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krio123

hunter and target - meeting point

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I have 2 objects in 3d space: hunter and target I have hunter position (H), hunter direction/speed vector (Hs), target position (T) and target speed (length(Ts)), not vector. I need to find nearest meeting point which hunter should fly to to meet target in minimum time I have intersection of this two lines: H+t*Hs = T+t*Ts (where t is 'time' in program cycles), but I have neither t nor Ts (only its length) to find the solution. How should I solve it? Thanks a lot!

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I think you have insufficient information. If you don't know the direction that the target is moving in, how can the hunter know where to turn to intercept? There needs to be some other constraints. Also, you have the hunter's initial velocity only right? Based on your question, it can change directions but is it's speed constant?

I'm guessing you might know the previous target position. If so, then you can determine the last velocity direction of the target and move the hunter in the direction to intercept. You say you don't know t, but you should have that if it is program cycles.

delta_T = T2 - T1; // change in target position
delta_t = t2 - t1; // change in time (this should just = 1 if you are measuring time in program cycles
Ts1 = delta_T/delta_t; // target velocity is the change in position over time

So now you know which direction the target was moving in and you can move the hunter to close in. But from that you can't determine the meeting point without running to intercept unless there are other constraints (like constant velocity target).

But unless you have certain rules, it will always be possible that you would never intercept. For example, if the target is too fast.

Hope that helps some, but I think we need more info somehow.

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The common situation is that you know the target's velocity (the vector) and the hunter's speed, and you need to know in what direction the hunter should move. This was discussed in this thread.

If this is not what you need, try to explain the situation in a little more detail. A simple example that can be solved by hand would be nice.

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I have both hunter direction vector (Hs) and its speed (length(Hs)).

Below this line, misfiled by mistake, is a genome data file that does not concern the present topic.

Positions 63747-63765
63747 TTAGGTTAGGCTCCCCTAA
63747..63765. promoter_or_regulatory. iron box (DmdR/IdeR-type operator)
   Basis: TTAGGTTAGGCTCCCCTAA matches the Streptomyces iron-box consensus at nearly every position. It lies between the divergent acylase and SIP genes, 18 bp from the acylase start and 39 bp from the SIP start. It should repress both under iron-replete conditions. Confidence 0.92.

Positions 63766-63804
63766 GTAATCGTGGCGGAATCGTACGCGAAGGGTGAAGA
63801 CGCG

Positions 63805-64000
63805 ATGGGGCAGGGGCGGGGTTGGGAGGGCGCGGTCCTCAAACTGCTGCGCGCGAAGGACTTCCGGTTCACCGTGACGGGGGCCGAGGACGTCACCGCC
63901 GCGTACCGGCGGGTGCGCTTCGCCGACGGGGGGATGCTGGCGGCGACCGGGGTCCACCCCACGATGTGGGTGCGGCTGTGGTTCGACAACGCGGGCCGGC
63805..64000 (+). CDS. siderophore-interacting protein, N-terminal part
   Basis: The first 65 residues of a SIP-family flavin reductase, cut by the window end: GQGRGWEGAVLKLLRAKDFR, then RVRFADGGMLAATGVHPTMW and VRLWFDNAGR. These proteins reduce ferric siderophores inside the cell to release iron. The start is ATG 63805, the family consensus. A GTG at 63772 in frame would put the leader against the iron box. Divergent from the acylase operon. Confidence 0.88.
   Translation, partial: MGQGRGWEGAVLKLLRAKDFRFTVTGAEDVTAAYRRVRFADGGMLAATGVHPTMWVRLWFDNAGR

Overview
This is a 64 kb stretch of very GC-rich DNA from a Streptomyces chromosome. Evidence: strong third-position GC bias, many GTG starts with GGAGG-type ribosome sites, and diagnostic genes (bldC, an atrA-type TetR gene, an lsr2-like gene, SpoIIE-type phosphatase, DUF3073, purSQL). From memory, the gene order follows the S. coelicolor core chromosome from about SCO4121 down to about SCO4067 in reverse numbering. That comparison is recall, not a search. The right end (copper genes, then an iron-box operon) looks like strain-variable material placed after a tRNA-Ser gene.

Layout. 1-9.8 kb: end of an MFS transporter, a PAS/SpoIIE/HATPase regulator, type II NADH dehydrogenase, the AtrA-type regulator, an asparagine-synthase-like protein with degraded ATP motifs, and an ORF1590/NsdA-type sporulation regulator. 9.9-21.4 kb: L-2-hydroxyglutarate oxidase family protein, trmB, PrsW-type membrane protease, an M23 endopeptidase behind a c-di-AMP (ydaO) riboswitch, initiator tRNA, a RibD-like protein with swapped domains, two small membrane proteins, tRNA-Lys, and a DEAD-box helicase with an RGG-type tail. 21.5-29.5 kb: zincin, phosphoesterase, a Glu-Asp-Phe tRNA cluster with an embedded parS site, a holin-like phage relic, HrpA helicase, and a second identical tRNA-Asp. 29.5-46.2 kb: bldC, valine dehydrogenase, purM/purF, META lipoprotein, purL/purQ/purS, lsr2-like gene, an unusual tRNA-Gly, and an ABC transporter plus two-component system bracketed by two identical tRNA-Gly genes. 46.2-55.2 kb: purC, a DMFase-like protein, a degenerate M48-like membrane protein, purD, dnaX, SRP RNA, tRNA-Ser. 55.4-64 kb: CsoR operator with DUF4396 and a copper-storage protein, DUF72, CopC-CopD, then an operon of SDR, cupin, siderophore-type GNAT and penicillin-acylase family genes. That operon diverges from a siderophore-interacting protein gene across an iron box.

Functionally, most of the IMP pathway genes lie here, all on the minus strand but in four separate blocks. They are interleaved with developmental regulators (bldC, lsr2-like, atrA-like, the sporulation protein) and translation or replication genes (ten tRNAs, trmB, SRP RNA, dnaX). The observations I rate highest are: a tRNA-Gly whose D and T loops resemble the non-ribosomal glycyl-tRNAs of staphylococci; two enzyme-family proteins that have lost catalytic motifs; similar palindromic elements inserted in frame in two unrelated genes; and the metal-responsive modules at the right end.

Alvaro, the topic you recomment is the one I'm looking for - but I need implementation for 3D space and I'm not familiar with C++ notation 8-(
Could you please recommend topic / article devoted to the problem?

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Besides providing code, I also explained the computations in that thread. The 3D and 2D cases are identical.

I don't know of any tutorials that explain this problem. Let me know what part of my description you don't understand (or don't know how to code) and I'll try to explain it better.

What programming languages do you know?

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Alvaro,
thanks a lot, your step by step description in that topic is VERY good. I use VB and it seems to me that I'll be able to convert C example there.
But I wonder what if
- target speed is greater than hunter speed?
- target speed is 0?
what will happen with the calculation in this cases?
should I track (b*b-4*a*c) < 0 case (and when it could happen?) or it is impossible here?
thanks a lot!

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What I posted in the other thread was assuming bullets move faster than targets. If this is not the case, you can end up with no solutions, two positive solutions or two negative solutions. You should check the sign of the discriminant (b*b-4*a*c) and pick the smallest positive root, if there is one.

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Alvaro, thanks a lot for reply, but in the other thread you said that the larger solution is the one we are interested in.
So which root should be taken?

Yes, I need to handle case when target moves faster than hunter (it's ships, they move slower than bullets) - how to determine if hunter can't intercept target basing on the equation?

thanks a lot!

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Quote:
Original post by krio123
Alvaro, thanks a lot for reply, but in the other thread you said that the larger solution is the one we are interested in.
So which root should be taken?

You want a positive root. If you have two, it's up to you which one you want to use, but presumably you want to hit your target as soon as possible.

What I posted in the other thread, as I said, is assuming bullets are faster than targets. In that case there will be a positive solution and a negative solution, so we want the positive one.

Quote:
Yes, I need to handle case when target moves faster than hunter (it's ships, they move slower than bullets) - how to determine if hunter can't intercept target basing on the equation?

If there are no positive solutions, the hunter can't intercept the target.

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